To compete on their budget, the Union needs to find great players at low prices. This offseason, Ernie Stewart did not do that. This isn’t going to get better for Philadelphia any time soon. They are far behind most of the rest of the league.
In response, fans have stopped showing up in Chester – and, as Taylor Twellman, who was on hand for ESPN, talked about after the game, those fans who have shown up are mostly sitting on their hands. The club is a long way from its early heady days.
5. Colorado’s Home Unbeaten Streak Ends
If Philadelphia is clearly the East’s worst team on paper, Colorado is in the same position in the West.
The Rapids, now temporarily down both Axel Sjoberg and Tim Howard, saw their long home unbeaten streak end on Saturday night when RSL struck two times in the last ten minutes to snatch a 2-1 win at Dick’s Sporting Goods Park.
Colorado has now, after not conceding two goals at home all of last season, conceded two at home to both Salt Lake and Minnesota. It’s a worrying trend for the Rapids, who simply – whatever system Pablo Mastroeni deploys – aren’t going to have their offense carry them to the playoffs.
Mike Petke, meanwhile, is off to a 2-0 start as RSL boss. Brooks Lennon looks like a keeper for them.
6. The Red Bulls Get Their Second Wind
The New York Red Bulls’ start to 2017 wasn’t as phenomenally slow as their winless start to 2016 was, but it hasn’t been pretty.
Going into Saturday’s game against DC United at Red Bull Arena, Jesse Marsch’s team was winless in four and averaging just over a point a game.
Much of that – and Sacha Kljestan’s struggles – was down to the 4-2-2-2 formation which the Red Bulls, for whatever reason, started the season in. New York’s attack was a shadow of the juggernaut that finished atop the East the last two years.
Then, against DC, Marsch went back to the 4-2-3-1 and his team responded by barely breaking a sweat in a 2-0 win.
It was the seventh game of 2016 when the Red Bulls finally got their first win, and – though they’ve pummeled DC United at home over the last several years – the hope is that, like last year, the victory will be a springboard for a string of positive results.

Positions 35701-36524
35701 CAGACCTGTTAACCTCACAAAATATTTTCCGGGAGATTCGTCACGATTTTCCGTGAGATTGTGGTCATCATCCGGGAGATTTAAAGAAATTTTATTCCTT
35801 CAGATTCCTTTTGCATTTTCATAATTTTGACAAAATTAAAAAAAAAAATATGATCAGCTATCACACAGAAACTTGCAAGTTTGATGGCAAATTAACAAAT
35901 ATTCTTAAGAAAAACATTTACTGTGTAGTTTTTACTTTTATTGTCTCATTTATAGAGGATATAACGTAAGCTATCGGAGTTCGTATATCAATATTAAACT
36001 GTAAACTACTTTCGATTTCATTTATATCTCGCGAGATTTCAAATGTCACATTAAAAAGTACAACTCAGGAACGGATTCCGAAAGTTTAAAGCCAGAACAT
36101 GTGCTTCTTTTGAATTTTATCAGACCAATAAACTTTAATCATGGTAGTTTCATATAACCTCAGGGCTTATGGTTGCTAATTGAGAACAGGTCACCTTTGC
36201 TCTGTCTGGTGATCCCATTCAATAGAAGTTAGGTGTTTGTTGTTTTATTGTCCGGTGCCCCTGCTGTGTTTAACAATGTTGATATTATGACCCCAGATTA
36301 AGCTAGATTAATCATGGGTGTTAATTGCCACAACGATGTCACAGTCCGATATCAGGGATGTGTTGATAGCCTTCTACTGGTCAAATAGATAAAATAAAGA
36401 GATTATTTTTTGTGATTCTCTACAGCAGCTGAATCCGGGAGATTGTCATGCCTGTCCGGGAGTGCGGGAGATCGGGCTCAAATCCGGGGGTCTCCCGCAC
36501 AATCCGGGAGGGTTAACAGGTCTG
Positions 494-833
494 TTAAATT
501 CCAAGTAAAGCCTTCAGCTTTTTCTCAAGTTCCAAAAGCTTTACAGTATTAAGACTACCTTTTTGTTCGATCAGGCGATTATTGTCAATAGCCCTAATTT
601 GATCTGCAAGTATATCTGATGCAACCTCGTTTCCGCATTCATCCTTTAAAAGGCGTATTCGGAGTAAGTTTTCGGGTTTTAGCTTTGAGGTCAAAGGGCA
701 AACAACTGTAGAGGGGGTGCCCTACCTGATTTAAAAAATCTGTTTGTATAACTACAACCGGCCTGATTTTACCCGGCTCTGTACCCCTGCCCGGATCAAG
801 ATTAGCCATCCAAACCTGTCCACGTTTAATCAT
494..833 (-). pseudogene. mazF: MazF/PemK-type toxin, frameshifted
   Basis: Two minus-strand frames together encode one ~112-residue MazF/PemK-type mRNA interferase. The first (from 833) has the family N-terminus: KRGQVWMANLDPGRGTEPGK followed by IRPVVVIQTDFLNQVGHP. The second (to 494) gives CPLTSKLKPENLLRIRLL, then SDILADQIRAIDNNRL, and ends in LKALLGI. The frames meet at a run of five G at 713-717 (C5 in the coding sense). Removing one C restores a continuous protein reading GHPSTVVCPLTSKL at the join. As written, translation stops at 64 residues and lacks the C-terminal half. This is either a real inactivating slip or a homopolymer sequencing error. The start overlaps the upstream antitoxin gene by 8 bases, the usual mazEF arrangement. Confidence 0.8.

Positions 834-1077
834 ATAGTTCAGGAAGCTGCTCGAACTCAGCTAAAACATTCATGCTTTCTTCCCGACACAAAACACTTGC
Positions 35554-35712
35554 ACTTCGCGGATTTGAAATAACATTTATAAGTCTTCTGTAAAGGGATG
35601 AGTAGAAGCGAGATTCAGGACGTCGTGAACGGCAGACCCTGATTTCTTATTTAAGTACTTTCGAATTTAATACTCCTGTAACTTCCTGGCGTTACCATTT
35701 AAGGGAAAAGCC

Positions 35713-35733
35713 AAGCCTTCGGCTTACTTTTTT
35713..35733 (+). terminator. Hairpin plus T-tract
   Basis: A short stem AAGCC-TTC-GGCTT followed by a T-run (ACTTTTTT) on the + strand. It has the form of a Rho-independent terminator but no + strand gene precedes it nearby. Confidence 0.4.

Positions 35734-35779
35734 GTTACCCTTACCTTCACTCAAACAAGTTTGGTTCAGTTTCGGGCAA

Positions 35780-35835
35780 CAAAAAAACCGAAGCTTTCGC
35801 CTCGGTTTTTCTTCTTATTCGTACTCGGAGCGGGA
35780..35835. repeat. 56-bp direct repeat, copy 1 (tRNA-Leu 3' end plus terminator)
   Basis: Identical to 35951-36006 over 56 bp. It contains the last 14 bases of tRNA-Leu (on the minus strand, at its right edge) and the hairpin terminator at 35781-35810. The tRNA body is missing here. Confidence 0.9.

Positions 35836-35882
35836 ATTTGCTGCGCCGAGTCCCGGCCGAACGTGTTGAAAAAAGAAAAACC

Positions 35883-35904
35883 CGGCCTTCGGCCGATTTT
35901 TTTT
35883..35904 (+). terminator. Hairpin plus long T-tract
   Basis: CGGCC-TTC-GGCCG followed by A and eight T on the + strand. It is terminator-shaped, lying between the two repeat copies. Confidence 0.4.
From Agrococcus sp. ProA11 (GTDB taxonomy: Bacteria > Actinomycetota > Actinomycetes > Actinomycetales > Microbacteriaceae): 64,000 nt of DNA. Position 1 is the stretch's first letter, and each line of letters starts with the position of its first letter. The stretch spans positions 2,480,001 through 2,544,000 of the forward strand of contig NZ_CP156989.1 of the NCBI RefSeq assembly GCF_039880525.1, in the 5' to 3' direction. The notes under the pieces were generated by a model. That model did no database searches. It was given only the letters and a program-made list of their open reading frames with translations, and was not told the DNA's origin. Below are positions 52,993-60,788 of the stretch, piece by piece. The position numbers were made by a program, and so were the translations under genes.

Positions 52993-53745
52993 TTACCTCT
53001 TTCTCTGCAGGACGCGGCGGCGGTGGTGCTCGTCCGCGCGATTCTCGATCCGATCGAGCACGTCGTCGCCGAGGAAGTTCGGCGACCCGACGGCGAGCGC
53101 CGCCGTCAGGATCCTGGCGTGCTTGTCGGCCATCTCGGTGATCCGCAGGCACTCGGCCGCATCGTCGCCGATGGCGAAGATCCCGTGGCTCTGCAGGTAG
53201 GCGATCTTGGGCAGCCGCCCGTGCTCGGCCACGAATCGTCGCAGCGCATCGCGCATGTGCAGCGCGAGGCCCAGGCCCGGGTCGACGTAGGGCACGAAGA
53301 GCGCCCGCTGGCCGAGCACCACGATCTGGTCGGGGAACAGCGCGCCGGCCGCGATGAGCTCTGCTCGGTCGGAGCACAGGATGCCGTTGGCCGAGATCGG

7. Hope for Minnesota
It wasn’t perfect by any means, but Minnesota United got arguably the best result of its short MLS life on Saturday night in Houston by coming from two goals down in the second half to draw the Dynamo.
Though it came with some truly horrifying set piece defending – and a very, very poor outing from Francisco Calvo, who has to be this team’s best player on the backline – this was another positive night for the Loons.
Christian Ramirez is the real deal up top, and, throughout the game, Minnesota created the better chances from the run of play – and if the comeback showed anything, it’s that this team is still very much bought in and fighting.
The Loons now get four of their next five at home against the likes of Colorado and San Jose. They might be in the thick of the playoff race by this time next month.
8. Tests Upcoming For Chicago
The signing of Bastian Schweinsteiger, schedule wise, came at a very good time for Chicago.
The Fire got Schweinsteiger’s first three games at home – a plus both from a competitive and marketing prospective – and they took advantage, drawing Montreal, beating Columbus, and pasting the ten-man New England Revolution on Saturday.
The next three weeks, though, will give Schweinsteiger a better introduction to the league and test the Fire’s mettle.
Chicago now has to go to Toronto, to the Red Bulls, and to LA. Veljko Paunovic would likely take three points from the trip. We’ll see what they can muster.
9. Poor Decision by Alan Kelly
Alan Kelly doesn’t miss many calls, but the Irishman’s sending off of Atlanta United’s Gonzalez Pirez on Saturday afternoon at Stade Saputo was as costly a mistake as we’ve seen from a referee all season.
Pirez was dismissed just before halftime for, in Kelly’s view, grabbing a goal-bound Mauro Mancosu. It was an extremely harsh decision. Kelly had a tough angle on the play, but Pirez – though he left an arm out – barley made contact with the Montreal attacker.